The new Prefect of the Congregation for the Doctrine of the Faith (CDF), now-Archbishop (soon-to-be Cardinal) Gerhard Ludwig Mueller has written on the diaconate and priesthood, as well as participating as a theologian on the International Theological Commission (ITC), which developed a paper on the diaconate. Ten years ago, he was interviewed on this question as part of that effort, and that is available here. I would observe, and will detail below, that much has happened SINCE that interview which would lead me to question whether he would still hold some of the same views today.
I bring all this up because the mention of Mueller’s decade-old interview sparked quite a debate over on Deacon Greg Kandra’s Facebook page, and some points were made there that I think need to be addressed. One of the comments made was the following:
“The all-male diaconate definitively and historically emerges from the ministry of the apostles in Acts. Just as Jesus did with the Twelve, the Apostles do with the “Seven”–both excluding women. I would suggest reading our new Prefect’s book “Priesthood and Diaconate” as well as Martimort’s “Deaconesses” for the historical context that makes clear that, while the Church ordained “deaconesses” as a separate “order” in the Church, the order of deaconesses was never viewed as a participation in the Sacrament of Holy Orders any more than other orders were (porter, lector, acolyte, etc). While there has been no contemporary clarification that women cannot be deacons (though they obviously *can* be deaconesses if that “order” is ever restored), the history/practice on this point is explicit both in Scripture and Tradition.”
1) The claim is made that an all male diaconate “definitively and historically” is grounded in Acts 6-8 and the selection of the Seven. The commenter later admits that a separate group known as “deaconesses” existed later, although not on a sacramental par with male deacons (more about that later). However, on this first point I’m concerned about the terms “definitively” and “historically,” especially based on a reading of Acts. Scripture alone cannot sustain this claim, since the passage does not explicitly refer to the Seven as “deacons.” Certainly scripture knows of deacons (one need only turn to the letters of Paul and the pastoral epistles to find that evidence), but Luke does not refer to the Seven as deacons. It is later Tradition (at least 200 years later) that begins to refer to Stephen and his “classmates” as the first deacons. (In fact, the only deacon referred to by name in the New Testament is actually Phoebe, who is referred to as deacon — not by the feminine form diakonissa, but by the masculine form diakonos, leading some scholars to suggest that “deacon” has already emerged as the title of a particular office in the ancient Church.) So, I would be very hesitant to attach a “males only” argument simply to the passage from Acts, especially using terms such as “definitively” and “historically.”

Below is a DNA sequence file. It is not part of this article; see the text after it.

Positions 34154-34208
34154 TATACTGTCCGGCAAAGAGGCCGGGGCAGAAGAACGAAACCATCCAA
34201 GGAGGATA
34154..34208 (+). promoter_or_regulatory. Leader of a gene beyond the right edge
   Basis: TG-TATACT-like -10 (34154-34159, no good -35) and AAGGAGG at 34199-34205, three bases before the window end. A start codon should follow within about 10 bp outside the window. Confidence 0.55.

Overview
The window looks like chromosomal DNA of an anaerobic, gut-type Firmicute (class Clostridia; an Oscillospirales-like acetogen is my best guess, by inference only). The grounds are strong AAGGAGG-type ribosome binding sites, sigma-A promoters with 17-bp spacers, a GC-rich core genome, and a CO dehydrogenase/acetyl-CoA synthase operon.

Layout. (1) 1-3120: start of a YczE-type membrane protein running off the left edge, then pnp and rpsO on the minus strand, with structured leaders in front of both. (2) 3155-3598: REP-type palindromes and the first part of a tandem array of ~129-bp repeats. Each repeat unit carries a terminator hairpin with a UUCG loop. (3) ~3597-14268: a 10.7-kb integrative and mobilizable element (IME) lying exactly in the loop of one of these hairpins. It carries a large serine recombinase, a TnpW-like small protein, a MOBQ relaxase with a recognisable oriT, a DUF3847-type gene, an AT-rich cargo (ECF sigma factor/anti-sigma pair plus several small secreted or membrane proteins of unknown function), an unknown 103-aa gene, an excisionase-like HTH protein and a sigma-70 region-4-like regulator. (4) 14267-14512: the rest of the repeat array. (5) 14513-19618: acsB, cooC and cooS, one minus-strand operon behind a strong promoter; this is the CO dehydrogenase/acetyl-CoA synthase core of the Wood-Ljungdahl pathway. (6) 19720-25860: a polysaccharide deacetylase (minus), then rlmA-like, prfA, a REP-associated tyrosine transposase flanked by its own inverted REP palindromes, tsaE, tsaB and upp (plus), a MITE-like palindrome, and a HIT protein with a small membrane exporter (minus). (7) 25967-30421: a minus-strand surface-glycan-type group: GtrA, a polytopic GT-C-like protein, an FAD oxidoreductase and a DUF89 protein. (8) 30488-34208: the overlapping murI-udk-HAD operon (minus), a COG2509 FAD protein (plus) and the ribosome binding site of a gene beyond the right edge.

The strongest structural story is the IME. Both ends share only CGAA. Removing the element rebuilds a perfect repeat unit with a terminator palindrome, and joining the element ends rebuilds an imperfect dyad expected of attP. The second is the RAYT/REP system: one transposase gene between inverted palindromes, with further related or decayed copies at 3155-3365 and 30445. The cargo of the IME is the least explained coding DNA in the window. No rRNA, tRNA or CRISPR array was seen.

2) The fact is, the Church has never spoken “definitively” on the subject of the ordination of women as deacons. The term “definitive” was applied to the question of ordaining women to the PRESBYTERATE by Pope John Paul II in his encyclicalOrdinatio Sacerdotalis, but that is a question distinct from the diaconate. I would also point out that the working document released by the ITC (with Mueller as a member) also agreed that the Church has not yet spoken definitively on the subject, and that “it pertains to the Church’s ministry of discernment” to address the matter.
3) The commenter suggests that people read Mueller’s text on Priesthood and Diaconate as well as Martimort’s workDeaconesses. That’s good advice, but incomplete. First, Martimort was not writing in a vacuum. He was engaged in an extended scholarly debate with Roger Gryson, who took an opposing view of the same historical evidence; so, I would encourage people to read BOTH men and analyze their arguments. Second, this debate took place in the 1970′s, and the historical record has been greatly augmented by more recent research, both in Eastern and Western sources. Simply put, we have more historical data to consider today than those two scholars did.